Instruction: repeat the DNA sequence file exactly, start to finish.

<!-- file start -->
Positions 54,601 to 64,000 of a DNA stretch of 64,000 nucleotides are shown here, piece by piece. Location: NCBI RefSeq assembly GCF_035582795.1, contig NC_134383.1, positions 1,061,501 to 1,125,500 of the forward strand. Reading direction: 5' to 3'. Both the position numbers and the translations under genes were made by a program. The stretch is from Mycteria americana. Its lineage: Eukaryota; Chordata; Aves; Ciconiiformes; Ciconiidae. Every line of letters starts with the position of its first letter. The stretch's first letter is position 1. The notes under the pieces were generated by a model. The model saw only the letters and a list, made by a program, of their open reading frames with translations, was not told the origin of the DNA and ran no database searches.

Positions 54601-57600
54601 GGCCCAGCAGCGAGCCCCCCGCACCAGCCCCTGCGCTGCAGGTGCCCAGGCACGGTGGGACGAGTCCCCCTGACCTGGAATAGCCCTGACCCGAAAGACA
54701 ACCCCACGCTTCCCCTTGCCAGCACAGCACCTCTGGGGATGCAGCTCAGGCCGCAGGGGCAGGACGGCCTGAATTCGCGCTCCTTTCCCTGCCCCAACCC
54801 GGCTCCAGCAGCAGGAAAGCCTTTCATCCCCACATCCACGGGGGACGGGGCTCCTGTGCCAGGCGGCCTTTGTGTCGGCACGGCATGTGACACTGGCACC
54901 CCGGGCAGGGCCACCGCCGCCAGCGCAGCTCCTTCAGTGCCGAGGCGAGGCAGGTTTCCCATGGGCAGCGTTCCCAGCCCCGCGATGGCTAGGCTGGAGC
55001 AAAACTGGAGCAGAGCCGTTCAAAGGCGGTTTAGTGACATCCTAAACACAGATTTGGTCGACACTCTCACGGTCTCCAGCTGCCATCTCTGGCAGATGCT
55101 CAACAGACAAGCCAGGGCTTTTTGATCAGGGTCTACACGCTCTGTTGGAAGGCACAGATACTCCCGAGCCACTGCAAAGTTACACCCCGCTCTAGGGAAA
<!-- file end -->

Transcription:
Positions 54,601 to 64,000 of a DNA stretch of 64,000 nucleotides are shown here, piece by piece. Location: NCBI RefSeq assembly GCF_035582795.1, contig NC_134383.1, positions 1,061,501 to 1,125,500 of the forward strand. Reading direction: 5' to 3'. Both the position numbers and the translations under genes were made by a program. The stretch is from Mycteria americana. Its lineage: Eukaryota; Chordata; Aves; Ciconiiformes; Ciconiidae. Every line of letters starts with the position of its first letter. The stretch's first letter is position 1. The notes under the pieces were generated by a model. The model saw only the letters and a list, made by a program, of their open reading frames with translations, was not told the origin of the DNA and ran no database searches.

Positions 54601-57600
54601 GGCCCAGCAGCGAGCCCCCCGCACCAGCCCCTGCGCTGCAGGTGCCCAGGCACGGTGGGACGAGTCCCCCTGACCTGGAATAGCCCTGACCCGAAAGACA
54701 ACCCCACGCTTCCCCTTGCCAGCACAGCACCTCTGGGGATGCAGCTCAGGCCGCAGGGGCAGGACGGCCTGAATTCGCGCTCCTTTCCCTGCCCCAACCC
54801 GGCTCCAGCAGCAGGAAAGCCTTTCATCCCCACATCCACGGGGGACGGGGCTCCTGTGCCAGGCGGCCTTTGTGTCGGCACGGCATGTGACACTGGCACC
54901 CCGGGCAGGGCCACCGCCGCCAGCGCAGCTCCTTCAGTGCCGAGGCGAGGCAGGTTTCCCATGGGCAGCGTTCCCAGCCCCGCGATGGCTAGGCTGGAGC
55001 AAAACTGGAGCAGAGCCGTTCAAAGGCGGTTTAGTGACATCCTAAACACAGATTTGGTCGACACTCTCACGGTCTCCAGCTGCCATCTCTGGCAGATGCT
55101 CAACAGACAAGCCAGGGCTTTTTGATCAGGGTCTACACGCTCTGTTGGAAGGCACAGATACTCCCGAGCCACTGCAAAGTTACACCCCGCTCTAGGGAAA